On this day long years ago, our promising
young President was killed. He was far too young
to die and I too young to watch my world unravel
as it did. I grieved my loss, our loss, then started
to reweave—a work, a life, a world—not knowing
then what I know now: the world unravels always,
and it must be rewoven time and time again.
You must keep collecting threads—threads of meaning,
threads of hope, threads of purpose, energy and will—
along with all the knowledge, skill that every weaver needs.
You must keep on weaving—stopping sometimes only
to repair your broken loom—weave a cloak of warmth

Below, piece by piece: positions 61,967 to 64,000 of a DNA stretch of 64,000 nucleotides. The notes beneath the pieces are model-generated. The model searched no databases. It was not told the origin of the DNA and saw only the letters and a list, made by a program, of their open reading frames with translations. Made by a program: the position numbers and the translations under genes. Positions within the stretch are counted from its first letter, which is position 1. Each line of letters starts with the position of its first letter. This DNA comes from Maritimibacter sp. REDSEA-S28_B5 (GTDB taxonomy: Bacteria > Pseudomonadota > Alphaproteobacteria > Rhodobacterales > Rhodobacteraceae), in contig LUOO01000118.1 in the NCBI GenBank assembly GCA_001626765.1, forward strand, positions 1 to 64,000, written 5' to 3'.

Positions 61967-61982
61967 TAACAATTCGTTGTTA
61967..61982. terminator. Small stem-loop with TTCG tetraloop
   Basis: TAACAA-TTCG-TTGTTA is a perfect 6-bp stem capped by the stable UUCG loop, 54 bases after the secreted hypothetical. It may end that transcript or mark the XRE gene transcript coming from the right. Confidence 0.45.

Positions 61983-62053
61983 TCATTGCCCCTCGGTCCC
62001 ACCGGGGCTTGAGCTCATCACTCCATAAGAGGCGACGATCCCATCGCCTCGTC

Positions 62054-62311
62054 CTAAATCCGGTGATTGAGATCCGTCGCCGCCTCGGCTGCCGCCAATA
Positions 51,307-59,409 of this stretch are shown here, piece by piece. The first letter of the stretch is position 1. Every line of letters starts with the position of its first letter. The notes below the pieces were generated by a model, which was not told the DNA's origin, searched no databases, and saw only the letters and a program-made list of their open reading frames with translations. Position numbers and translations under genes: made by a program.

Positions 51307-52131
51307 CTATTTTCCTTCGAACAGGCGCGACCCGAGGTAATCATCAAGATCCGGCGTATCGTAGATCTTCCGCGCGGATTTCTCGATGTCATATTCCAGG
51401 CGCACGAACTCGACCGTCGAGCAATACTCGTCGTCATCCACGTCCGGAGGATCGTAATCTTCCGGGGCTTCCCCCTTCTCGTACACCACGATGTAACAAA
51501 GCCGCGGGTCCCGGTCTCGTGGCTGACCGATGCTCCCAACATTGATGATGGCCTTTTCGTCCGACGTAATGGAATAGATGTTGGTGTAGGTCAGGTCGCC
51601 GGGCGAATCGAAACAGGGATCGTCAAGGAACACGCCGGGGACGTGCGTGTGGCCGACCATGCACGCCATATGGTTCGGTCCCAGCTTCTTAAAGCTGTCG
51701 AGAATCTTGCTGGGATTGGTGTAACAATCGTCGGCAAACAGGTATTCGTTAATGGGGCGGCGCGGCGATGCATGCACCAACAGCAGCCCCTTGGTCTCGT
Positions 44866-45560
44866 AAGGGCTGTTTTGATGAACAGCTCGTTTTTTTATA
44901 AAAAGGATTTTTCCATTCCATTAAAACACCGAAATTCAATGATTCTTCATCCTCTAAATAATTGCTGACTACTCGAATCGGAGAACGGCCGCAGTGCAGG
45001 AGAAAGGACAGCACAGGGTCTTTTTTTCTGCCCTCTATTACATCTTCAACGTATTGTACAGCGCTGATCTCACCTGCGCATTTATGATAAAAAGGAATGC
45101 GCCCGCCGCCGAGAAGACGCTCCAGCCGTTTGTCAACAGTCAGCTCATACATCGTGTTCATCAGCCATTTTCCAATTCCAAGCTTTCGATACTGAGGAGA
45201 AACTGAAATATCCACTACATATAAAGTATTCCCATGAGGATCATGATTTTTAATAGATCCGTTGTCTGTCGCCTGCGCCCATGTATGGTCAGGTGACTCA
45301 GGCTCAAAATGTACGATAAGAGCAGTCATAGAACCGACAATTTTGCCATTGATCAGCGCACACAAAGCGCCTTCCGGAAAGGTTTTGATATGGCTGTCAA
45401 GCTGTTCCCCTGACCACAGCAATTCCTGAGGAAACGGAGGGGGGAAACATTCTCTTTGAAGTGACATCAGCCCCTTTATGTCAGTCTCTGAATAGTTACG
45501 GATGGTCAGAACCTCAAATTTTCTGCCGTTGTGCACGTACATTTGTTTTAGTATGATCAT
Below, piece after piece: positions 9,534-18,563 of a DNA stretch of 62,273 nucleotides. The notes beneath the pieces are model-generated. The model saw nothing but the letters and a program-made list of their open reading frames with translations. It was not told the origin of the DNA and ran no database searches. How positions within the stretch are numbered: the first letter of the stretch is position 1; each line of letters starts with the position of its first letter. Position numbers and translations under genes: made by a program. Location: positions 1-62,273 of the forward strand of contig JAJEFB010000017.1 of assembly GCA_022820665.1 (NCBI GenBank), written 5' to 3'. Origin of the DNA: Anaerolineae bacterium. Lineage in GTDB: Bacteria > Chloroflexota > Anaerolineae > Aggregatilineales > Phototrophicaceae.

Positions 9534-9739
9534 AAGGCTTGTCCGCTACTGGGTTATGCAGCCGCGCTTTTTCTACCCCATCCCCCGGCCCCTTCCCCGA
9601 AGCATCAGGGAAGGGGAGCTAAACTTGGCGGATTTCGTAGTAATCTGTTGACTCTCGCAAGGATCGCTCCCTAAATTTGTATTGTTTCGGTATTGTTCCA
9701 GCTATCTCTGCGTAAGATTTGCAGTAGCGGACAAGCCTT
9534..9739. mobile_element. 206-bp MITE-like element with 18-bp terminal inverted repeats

and light against the dark and cold, a cloak in which
to wrap whoever comes to you in need—the world
with all its suffering, those near at hand, yourself.
And, if you are lucky, you will find along the way
the thread with which you can reweave your own
tattered life, the thread that more than any other
laces us with warmth and light, making both the
weaver and the weaving true—the red thread
they call Love, the thread you hold, then
hand along, saying to another, “You.”
— Parker Palmer
From Parker Palmer's On Being column, The Day My World Unraveled